Goldman Sachs Denies Ex-Employee Claims of Sex Bias

Goldman Sachs Group Inc. denied gender bias in compensation and tolerating a “boys’ club” atmosphere of excessive drinking and strip-club trips as it sought to quash a bid to unite female associates and vice presidents in a class action for discrimination.

Goldman Sachs rejected claims by former employees Cristina Chen-Oster and Shanna Orlich, opposing their court request to expand a lawsuit to represent more than 2,300 current and former female associates and vice presidents who worked at Goldman Sachs in the past decade.

“To be clear: Goldman Sachs does not tolerate discrimination of any kind,” the firm said in papers filed July 25 in Manhattan federal court.

Chen-Oster and Orlich, who sued in 2010, claim they have expert statistical analyses that showed a pattern of discrimination against women in earnings and promotions. They alleged that the bank tolerated a work environment where women are treated as “second-class employees.”

About 36 percent of professionals employed by New York-based Goldman Sachs are women, the firm said on its website, citing August 2013 figures. Women constitute 23 percent of officials and managers, and 21 percent of executive and senior officials and managers, the firm said.


The former Goldman Sachs employees cited their own percentages in court filings. They claimed female vice presidents earned 21 percent less than men, and female associates made 8 percent less. About 23 percent fewer female vice presidents were promoted to managing director relative to their male counterparts, they said in their complaint.

Goldman Sachs asked U.S. District Judge Analisa Torres to rule that Chen-Oster and Orlich should pursue their claims individually, rather than as representatives of all female Goldmans Sachs associates and vice presidents. Plaintiffs have more leverage in class actions because they can pool legal resources, more easily forcing a settlement.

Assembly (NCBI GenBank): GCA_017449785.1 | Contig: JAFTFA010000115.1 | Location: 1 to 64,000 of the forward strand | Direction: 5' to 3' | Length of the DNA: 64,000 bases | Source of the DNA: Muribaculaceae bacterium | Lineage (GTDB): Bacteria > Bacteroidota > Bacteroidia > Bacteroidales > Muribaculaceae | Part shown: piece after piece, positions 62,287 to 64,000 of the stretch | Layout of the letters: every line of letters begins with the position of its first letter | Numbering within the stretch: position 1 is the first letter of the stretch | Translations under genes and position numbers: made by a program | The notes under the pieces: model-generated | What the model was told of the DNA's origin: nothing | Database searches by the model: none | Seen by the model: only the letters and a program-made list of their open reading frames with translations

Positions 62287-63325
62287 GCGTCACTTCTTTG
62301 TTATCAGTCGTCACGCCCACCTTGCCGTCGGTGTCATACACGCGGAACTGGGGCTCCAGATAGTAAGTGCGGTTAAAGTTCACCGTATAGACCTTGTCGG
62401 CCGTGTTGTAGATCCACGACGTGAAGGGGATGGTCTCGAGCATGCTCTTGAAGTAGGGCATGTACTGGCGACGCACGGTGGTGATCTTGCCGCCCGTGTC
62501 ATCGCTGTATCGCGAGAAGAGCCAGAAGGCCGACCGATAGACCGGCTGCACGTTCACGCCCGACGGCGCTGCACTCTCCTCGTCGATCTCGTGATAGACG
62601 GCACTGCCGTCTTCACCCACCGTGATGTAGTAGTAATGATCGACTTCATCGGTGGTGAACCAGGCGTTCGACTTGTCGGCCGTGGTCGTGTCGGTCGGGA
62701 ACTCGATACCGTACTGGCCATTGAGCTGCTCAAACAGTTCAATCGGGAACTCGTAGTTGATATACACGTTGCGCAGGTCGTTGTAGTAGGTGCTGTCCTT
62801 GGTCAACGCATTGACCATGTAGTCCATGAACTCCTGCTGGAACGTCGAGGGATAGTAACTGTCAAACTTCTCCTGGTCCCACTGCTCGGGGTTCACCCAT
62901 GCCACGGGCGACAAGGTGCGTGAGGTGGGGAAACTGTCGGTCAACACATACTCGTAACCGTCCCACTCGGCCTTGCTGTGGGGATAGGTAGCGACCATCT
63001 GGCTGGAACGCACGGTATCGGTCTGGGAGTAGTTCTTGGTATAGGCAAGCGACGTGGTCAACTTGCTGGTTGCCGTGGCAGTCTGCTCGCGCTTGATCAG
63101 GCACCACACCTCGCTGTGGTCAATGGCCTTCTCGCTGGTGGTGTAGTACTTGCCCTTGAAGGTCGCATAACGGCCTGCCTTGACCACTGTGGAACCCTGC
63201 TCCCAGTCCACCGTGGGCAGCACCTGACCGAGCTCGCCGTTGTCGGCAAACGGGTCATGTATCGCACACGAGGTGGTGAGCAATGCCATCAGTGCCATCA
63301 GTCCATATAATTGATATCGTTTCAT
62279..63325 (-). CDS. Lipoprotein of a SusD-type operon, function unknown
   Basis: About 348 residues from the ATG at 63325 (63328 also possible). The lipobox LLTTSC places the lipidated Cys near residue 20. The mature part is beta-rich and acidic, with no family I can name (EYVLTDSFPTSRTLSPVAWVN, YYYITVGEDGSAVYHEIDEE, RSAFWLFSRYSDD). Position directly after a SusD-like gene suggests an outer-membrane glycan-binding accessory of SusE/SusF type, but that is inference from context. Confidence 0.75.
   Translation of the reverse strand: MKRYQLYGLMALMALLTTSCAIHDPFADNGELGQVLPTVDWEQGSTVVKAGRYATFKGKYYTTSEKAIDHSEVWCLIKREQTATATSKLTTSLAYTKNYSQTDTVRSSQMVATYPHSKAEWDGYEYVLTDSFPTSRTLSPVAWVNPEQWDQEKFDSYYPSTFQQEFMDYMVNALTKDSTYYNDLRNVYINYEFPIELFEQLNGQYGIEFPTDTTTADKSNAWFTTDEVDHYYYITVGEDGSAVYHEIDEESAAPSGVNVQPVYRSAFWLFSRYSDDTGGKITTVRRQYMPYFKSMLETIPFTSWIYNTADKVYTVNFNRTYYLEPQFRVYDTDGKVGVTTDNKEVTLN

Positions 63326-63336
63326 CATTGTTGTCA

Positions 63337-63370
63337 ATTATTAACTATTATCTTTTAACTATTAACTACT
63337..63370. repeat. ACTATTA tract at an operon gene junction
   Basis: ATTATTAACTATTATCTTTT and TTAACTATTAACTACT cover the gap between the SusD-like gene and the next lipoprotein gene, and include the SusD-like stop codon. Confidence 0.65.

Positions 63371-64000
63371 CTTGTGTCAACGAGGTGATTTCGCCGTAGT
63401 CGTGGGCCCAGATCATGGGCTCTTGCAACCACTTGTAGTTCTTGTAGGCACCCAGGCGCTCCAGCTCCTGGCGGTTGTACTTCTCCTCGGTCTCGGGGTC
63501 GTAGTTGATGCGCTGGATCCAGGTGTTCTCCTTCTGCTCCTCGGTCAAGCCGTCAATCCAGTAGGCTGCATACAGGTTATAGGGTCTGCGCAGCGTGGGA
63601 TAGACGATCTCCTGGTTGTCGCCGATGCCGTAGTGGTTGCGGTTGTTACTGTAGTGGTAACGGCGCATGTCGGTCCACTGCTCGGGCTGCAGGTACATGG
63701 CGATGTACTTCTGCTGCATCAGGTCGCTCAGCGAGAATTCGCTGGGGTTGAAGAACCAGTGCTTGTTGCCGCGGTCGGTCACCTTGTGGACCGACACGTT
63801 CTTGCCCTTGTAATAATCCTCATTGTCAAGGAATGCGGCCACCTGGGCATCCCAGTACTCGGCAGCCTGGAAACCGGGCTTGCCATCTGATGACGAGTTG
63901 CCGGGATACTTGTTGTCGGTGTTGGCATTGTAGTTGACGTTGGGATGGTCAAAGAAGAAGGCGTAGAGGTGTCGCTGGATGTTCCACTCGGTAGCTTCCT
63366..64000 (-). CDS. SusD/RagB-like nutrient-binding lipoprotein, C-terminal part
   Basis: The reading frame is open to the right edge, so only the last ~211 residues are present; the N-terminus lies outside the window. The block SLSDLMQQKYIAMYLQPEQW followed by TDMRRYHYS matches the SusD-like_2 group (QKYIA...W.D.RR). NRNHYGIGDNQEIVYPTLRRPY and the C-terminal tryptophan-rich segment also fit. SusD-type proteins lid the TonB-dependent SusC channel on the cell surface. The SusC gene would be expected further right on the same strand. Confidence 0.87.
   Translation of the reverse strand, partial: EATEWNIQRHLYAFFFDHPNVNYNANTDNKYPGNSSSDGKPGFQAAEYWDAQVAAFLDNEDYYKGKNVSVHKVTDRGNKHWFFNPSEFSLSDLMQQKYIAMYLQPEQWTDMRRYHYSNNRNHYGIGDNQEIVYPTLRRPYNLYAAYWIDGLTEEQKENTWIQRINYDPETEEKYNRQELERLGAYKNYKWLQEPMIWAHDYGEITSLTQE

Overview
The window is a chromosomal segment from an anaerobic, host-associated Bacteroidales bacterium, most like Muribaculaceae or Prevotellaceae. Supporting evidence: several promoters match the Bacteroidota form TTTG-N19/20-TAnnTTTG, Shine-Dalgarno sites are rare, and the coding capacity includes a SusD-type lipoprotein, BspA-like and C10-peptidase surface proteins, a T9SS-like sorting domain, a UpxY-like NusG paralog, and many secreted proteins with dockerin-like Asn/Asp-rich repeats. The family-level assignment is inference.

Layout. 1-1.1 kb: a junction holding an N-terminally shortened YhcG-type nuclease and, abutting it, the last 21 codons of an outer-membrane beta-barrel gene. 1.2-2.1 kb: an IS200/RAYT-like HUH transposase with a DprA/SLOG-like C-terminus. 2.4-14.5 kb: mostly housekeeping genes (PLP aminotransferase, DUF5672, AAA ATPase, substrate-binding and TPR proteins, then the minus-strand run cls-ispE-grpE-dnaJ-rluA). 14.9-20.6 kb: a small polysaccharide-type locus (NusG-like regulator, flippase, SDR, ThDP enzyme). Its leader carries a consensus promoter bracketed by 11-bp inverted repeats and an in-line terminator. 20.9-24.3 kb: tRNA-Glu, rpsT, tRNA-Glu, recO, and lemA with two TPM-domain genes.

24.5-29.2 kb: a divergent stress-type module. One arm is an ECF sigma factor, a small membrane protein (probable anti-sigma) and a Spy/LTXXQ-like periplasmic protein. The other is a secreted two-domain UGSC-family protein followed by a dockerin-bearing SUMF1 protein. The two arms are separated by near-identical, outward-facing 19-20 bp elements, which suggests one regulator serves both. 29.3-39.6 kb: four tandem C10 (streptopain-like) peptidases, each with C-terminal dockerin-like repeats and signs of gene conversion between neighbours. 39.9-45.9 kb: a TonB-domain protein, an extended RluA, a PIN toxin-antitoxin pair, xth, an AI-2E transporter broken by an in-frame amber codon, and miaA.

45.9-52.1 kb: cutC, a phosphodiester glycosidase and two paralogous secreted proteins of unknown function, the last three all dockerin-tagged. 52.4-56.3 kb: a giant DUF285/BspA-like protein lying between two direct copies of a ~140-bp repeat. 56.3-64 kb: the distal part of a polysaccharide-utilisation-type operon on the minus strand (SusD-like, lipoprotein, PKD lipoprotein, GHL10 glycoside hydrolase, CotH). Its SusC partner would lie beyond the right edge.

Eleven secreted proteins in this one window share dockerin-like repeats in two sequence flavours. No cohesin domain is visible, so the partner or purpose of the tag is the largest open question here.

The bank argued that the women haven’t shown a general policy of discrimination or evidence that women were affected negatively as a class. Their allegations are individual claims that don’t apply to the other women, Goldman Sachs said.


The bank also specifically denied many of the allegations in the complaint, including claims that male employees took clients to strip clubs.

The firm said it prohibits employees from business outings involving “sexually oriented entertainment, such as entertainment at topless bars or lap-dancing bars.”

Goldman Sachs also submitted statements from female employees who said they haven’t been discriminated against or subject to harassment.

The firm said it has conducted diversity training programs for 20 years.

“I have never heard anyone even mention the possibility of going to a strip club,” Samantha Davidson, an extended managing director, said in a written declaration. “I do not feel excluded from social events, such as events with clients and informal get-togethers after work with co-workers, including golf events.”

The case is Chen-Oster v. Goldman Sachs & Co., 10-cv-06950, U.S. District Court, Southern District of New York (Manhattan).

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